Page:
With the June 2019 release, if attendees in a session are not active after a time, the session ends. This includes activity such as using audio, raising a hand, sharing content, and so on. Moderators in inactive sessions see and hear a reminder that the session is open and will close in a minute.
If you are hosting a long meeting that requires breaks, use the timer to keep the session active.
The Collaborate May release is a maintenance release. You can view maintenance items on Behind the Blackboard on May 16.
The Collaborate April release is a maintenance release. You can view maintenance items on Behind the Blackboard.
Session user connectivity indicators
Now you can easily determine an attendee's relative ability to exchange audio, video, or application sharing during a session. Move your pointer over the connectivity indicator of any attendee to see all the details.
- Their ability to share or see audio, video, and content
- The quality of audio, video, and content
- If there is any delay in audio
Fortunately, there is no need to figure out from the numbers what an attendee might be experiencing. Collaborate does the math for you. The connection status indicator tells you what an attendee’s experience is most likely to be (excellent, good, fair or poor).
- Excellent: Attendee can share, see, and hear everything with no issues.
- Good: Attendee can share, see, and hear everything with little to no issues.
- Fair: Attendee may experience some changes in their experience.
- Poor: Attendee may have difficulty hearing, seeing, or sharing anything.
Moderators can now add their own questions and answer choices to Collaborate polls. Select the poll type, type your question and answer choices, and select Start.
This is an optional feature. Moderators can leave the question and answer choices blank and still use the poll. Attendees will see the same simple poll originally available in Collaborate.
Browser support updates
We are excited to announce these changes to browser support in the March release:
- Adding native WebRTC-based support for users in Safari® 11 on macOS, Safari 12 on macOS®, and Microsoft Edge® on Windows® 10.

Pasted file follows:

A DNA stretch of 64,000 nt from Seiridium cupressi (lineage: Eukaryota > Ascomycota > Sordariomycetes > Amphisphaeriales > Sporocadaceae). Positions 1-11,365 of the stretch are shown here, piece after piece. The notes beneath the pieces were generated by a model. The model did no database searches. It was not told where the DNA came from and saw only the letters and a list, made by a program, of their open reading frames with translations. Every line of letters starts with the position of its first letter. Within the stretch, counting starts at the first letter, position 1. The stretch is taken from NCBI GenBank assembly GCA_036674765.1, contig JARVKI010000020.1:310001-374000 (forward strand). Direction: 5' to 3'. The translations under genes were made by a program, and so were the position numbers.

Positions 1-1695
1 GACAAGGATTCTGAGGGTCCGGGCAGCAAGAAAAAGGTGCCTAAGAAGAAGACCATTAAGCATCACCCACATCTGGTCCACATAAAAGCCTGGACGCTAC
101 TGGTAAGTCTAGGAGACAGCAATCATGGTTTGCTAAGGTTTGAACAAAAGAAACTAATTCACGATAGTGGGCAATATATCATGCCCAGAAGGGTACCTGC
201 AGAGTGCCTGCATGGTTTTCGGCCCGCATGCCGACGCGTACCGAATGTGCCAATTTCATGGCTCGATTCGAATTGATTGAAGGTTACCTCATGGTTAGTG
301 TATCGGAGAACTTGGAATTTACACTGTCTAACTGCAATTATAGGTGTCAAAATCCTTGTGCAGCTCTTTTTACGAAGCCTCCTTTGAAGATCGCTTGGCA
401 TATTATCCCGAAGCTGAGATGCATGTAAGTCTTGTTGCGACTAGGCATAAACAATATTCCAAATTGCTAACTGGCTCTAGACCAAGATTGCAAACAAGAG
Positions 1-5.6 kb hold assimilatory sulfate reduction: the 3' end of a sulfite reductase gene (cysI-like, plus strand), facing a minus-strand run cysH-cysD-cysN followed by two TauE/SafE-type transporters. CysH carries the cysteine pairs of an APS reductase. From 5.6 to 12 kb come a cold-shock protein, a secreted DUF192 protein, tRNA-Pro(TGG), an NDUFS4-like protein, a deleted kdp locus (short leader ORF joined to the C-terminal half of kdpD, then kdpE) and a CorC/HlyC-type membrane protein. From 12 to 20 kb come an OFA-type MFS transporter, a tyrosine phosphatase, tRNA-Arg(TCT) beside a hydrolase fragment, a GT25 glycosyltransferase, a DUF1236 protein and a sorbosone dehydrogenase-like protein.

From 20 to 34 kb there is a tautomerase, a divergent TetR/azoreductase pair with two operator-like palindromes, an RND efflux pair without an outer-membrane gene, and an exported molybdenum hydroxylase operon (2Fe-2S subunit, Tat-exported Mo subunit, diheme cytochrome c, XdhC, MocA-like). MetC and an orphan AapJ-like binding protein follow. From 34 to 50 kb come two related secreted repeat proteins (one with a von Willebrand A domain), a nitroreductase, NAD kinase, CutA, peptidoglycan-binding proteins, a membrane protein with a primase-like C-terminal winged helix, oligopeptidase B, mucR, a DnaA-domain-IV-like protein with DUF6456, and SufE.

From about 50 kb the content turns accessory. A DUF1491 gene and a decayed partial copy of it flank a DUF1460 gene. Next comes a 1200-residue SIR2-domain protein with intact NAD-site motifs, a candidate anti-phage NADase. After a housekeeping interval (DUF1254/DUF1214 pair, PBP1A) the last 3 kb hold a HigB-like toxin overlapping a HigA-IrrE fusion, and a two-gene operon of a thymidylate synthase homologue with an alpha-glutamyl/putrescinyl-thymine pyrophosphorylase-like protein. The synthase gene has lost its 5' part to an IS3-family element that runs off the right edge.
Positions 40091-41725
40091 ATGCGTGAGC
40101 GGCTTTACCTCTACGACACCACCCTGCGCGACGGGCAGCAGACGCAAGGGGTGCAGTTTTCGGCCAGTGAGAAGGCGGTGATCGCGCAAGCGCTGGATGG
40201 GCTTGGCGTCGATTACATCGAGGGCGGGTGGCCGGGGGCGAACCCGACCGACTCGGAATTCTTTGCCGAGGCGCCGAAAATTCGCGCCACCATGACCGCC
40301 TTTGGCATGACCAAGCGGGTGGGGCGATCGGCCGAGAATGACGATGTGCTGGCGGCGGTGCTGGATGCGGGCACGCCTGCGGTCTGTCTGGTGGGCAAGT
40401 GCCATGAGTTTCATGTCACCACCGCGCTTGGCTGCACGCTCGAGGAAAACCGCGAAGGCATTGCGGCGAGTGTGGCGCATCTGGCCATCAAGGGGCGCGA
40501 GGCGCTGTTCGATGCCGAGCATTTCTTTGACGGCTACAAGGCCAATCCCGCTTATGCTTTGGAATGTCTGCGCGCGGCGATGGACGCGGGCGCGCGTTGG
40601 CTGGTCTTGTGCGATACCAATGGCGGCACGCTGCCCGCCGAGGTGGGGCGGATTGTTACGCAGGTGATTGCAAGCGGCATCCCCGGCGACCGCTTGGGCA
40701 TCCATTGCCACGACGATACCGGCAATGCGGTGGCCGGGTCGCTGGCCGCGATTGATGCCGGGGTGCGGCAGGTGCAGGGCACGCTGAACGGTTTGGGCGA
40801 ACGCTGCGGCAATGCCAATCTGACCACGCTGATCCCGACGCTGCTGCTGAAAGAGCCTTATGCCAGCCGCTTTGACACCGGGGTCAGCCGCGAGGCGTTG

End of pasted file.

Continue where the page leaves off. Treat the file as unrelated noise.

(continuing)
- Adding (beta) native WebRTC-based support for users of Safari in iOS 11 and iOS 12.
- Ending support for browsers that do not natively support WebRTC, and require the use of Adobe Flash® for media - this means ending support for Internet Explorer® 11 on Windows and Safari 10 on Mac OS.
When Blackboard Collaborate with the Ultra Experience was released in 2015, Adobe Flash was a significant enabling technology for live media in the browser. This was at a time when only Google ChromeTM supported WebRTC well enough for the interactive demands of online classrooms with hundreds of participants. Today, every major, modern browser has support for WebRTC.
WebRTC provides a superior experience to Flash for media access, with the ability to view multiple speaker videos, higher quality audio and video, and better bandwidth adaptation.
In July 2017, Adobe announced the end-of-life for the Flash plugin to take effect at the end of 2020. Browser vendors have communicated plans for ending support of Flash in their browsers and are making it difficult to enable and use Flash. These decisions make it clear that the best path forward for Collaborate with the Ultra Experience is with browsers that natively support WebRTC.
In addition to our support for WebRTC in Google Chrome and Mozilla Firefox®, we are excited to add support for WebRTC in Safari 11, Safari 12, iOS 11, iOS 12, and Microsoft Edge. We are confident that focusing on these technologies strengthens our ability to provide our users with the best possible experience.